‘We Happy Few’ Has Been Banned In Australia – Unless They Make Changes

It feels like we’ve been waiting for the release of ‘We Happy Few’ for years. Well, to be fair, we actually have.

All the way back on 4 June 2015, Compulsion Games started a campaign on Kickstarter in an attempt to raise $200,000 to fund the development of the game. They smashed their target, with 7,433 backers contributing towards their final total of $266,163.

So far, so good – right? Well, wrong. As Australia has effectively just banned the game being sold there unless they make some changes. Ouch. In all fairness, for a game that is quite clearly centered in horror, this couldn’t be better marketing for them.

Credit: Compulsion Games

The Australian Classification Board has refused to give it a rating. Without a rating, there’s no chance of it being sold. Sadly, that’s the law.

On the Classification Board’s website, the reason behind it was pretty straight-forward: “The computer game is classified RC in accordance with the National Classification Code, Computer Games Table, 1. (a) as computer games that ‘depict, express or otherwise deal with matters of sex, drug misuse or addiction, crime, cruelty, violence or revolting or abhorrent phenomena in such a way that they offend against the standards of morality, decency and propriety generally accepted by reasonable adults to the extent that they should not be classified.'”

This doesn’t mean that the game will never be released in Australia, as Compulsion Games has asked the Australian Government to give them a bit more time to make the changes required so that they can pass this process.

In case you’ve not yet heard about it, here’s the full description of the game…

It takes place in October 1964 within an alternative timeline for Europe. In an alternative version of World War II, the Final Solution occurred several years before it did in real-world history, with catastrophic consequences for both Nazis and Jews, a revival of the second German Empire, and continued war across Europe, with that Empire successfully invading and occupying Great Britain and gaining control of the British Empire.

Credit: Compulsion Gsmes

Britain surrendered and endured its occupation, which resulted in its contamination in a chemical-warfare experiment gone wrong, forcing the inhabitants of the fictional island city of Wellington Wells to do something terrible, subsequently filling the inhabitants with immense anguish and guilt over their actions. Seeking to forget what they did, the inhabitants invented a new hallucinogenic drug called Joy, which effectively caused all inhabitants to exhibit immense joy and happiness and suppressed all of their unhappy memories, but also caused them to be easily manipulated and decreased their ability to recognise moral and long-term consequences. Widespread use of the drug led to the city transforming into a dystopian society, with most of its inhabitants, referred to as “Wellies”, wearing a white “Happy Face” mask as a sign of their continued jollity. Those who were naturally immune to Joy were forced out of the city and into its wastes, becoming “Wastrels” who subsequently went insane after wallowing in their own guilt and being unable to forget what happened.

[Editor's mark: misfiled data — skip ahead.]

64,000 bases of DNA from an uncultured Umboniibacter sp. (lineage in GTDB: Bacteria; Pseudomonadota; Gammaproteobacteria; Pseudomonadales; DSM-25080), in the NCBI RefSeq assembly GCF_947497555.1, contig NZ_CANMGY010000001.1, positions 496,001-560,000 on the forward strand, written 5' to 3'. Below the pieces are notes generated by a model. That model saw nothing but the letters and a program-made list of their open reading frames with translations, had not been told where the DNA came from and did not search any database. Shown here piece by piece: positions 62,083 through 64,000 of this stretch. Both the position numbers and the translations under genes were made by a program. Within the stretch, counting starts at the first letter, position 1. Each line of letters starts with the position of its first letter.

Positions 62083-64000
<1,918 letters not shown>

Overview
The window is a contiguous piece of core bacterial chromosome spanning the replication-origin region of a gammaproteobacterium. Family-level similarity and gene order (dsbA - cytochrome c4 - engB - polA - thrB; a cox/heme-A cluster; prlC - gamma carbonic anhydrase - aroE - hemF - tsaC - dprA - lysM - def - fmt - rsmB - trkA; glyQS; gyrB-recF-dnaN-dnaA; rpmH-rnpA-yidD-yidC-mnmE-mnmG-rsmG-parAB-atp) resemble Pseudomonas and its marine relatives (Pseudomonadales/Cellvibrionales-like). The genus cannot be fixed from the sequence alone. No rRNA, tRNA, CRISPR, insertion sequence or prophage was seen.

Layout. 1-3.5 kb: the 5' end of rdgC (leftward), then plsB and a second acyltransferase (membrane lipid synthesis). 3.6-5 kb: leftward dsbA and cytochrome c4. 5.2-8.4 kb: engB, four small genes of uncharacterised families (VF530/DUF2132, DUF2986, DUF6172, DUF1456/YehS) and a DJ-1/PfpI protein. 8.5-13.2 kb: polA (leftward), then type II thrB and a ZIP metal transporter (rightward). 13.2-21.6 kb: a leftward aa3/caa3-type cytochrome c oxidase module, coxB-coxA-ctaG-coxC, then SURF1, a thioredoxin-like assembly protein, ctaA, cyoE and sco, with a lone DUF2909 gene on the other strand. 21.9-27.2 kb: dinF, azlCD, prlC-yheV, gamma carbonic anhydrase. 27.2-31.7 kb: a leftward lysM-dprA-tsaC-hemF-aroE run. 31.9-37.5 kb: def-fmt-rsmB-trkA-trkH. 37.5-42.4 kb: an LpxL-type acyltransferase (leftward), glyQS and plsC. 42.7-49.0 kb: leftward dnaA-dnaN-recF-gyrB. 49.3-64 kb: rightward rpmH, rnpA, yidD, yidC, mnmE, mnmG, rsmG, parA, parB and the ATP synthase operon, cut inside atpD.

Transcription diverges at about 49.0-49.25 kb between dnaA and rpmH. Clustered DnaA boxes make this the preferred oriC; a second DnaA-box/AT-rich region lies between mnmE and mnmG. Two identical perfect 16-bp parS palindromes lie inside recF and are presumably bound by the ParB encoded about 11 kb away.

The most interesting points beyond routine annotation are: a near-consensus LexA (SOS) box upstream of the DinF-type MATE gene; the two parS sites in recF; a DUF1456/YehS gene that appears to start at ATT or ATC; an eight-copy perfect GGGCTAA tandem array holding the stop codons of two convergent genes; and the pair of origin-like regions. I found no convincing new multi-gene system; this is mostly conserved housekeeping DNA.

The transformation in the city’s society led to efforts to ensure all its inhabitants regularly used Joy, including lacing most food and water with the drug, and ‘Joy Booths’, telephone box-like Booths’ with Joy dispensers inside. Those who stopped taking it are dubbed “Downers” upon being discovered, pursued by locals and the city’s police who try to reintegrate the Downer into society by either force-feeding them the drug or calling in a Joy Doctor to administer a liquid form of Joy, provided both parties do not beat the Downer to death and the Downer does not escape. Furthermore, the city’s dystopia and isolation from the rest of the world after the end of the German occupation, led to Wellington Wells making resounding advances in technology, including Tesla-styled weapon systems, mobile power cells, and home security systems, all designed with 1960s aesthetics. While most buildings retain their “quaint English” exterior architecture and have 1960s interior styling and furniture, much of the exterior streets have notable differences as a result of the city’s transformation; some examples include Joy-related propaganda, red telephone boxes retaining their looks but with added red lights, and cobblestone streets with psychedelic colours.

It’s due for release this summer.